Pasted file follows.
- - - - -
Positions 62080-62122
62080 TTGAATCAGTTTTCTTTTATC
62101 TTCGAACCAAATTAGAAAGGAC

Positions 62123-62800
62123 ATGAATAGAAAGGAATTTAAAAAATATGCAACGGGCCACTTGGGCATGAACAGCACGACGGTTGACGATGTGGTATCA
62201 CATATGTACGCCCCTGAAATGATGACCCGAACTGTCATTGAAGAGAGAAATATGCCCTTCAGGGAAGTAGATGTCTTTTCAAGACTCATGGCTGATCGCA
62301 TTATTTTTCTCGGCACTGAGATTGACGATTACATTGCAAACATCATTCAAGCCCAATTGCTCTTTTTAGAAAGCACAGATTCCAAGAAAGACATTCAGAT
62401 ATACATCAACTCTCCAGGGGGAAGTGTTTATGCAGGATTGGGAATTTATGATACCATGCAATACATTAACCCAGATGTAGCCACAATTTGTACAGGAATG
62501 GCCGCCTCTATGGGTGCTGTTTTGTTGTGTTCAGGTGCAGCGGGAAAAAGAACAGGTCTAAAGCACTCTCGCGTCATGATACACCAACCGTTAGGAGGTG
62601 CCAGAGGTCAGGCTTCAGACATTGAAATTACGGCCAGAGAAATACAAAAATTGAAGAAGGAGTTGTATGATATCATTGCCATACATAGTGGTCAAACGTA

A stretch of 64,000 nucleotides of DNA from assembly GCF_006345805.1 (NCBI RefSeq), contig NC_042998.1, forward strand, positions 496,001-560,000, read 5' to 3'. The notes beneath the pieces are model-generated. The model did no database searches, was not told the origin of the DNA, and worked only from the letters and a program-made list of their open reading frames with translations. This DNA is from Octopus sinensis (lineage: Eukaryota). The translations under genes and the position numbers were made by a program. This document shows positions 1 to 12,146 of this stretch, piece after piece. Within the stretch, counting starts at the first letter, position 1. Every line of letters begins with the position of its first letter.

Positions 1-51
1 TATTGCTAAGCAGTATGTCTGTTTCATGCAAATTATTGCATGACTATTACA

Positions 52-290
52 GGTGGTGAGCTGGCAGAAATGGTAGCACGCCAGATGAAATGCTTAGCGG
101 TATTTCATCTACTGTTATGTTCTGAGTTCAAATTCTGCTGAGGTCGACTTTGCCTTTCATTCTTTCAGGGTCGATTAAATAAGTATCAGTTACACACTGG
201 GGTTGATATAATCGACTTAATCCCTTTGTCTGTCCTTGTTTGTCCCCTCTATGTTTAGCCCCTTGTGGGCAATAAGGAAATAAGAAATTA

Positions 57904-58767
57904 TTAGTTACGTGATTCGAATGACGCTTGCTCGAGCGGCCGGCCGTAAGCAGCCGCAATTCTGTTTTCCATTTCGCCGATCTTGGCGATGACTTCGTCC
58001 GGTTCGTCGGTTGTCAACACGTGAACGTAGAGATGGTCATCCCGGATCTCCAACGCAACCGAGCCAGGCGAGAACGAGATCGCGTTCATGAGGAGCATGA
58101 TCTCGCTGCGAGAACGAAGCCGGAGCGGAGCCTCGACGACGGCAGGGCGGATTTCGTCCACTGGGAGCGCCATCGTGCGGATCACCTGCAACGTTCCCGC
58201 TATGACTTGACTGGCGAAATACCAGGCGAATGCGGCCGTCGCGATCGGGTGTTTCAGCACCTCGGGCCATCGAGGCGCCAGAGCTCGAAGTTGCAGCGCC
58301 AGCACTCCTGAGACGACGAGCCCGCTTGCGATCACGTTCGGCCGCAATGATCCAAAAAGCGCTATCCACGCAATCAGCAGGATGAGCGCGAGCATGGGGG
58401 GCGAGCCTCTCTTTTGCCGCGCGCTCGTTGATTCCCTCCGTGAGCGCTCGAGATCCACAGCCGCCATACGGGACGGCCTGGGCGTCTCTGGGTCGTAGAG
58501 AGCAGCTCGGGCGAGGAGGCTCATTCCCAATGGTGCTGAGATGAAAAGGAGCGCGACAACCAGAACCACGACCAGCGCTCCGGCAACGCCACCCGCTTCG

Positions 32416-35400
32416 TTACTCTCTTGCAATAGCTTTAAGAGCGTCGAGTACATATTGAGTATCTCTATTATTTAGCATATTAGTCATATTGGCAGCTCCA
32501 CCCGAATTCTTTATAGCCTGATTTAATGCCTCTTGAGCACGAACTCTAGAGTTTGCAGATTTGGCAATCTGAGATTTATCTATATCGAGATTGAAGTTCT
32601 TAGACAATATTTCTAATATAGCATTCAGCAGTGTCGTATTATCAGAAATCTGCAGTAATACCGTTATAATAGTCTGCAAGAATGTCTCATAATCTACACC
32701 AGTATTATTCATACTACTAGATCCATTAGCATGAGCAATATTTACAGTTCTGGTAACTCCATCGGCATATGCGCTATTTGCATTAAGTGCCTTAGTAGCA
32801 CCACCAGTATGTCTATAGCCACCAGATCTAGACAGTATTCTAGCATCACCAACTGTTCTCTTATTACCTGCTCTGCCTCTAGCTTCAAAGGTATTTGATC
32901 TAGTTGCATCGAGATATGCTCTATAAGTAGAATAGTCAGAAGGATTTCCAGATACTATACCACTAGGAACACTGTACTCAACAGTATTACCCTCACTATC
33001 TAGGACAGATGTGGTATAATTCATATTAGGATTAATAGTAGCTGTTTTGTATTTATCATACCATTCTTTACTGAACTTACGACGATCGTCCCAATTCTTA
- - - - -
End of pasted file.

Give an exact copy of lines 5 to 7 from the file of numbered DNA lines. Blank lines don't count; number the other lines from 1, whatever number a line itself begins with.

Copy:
62123 ATGAATAGAAAGGAATTTAAAAAATATGCAACGGGCCACTTGGGCATGAACAGCACGACGGTTGACGATGTGGTATCA
62201 CATATGTACGCCCCTGAAATGATGACCCGAACTGTCATTGAAGAGAGAAATATGCCCTTCAGGGAAGTAGATGTCTTTTCAAGACTCATGGCTGATCGCA
62301 TTATTTTTCTCGGCACTGAGATTGACGATTACATTGCAAACATCATTCAAGCCCAATTGCTCTTTTTAGAAAGCACAGATTCCAAGAAAGACATTCAGAT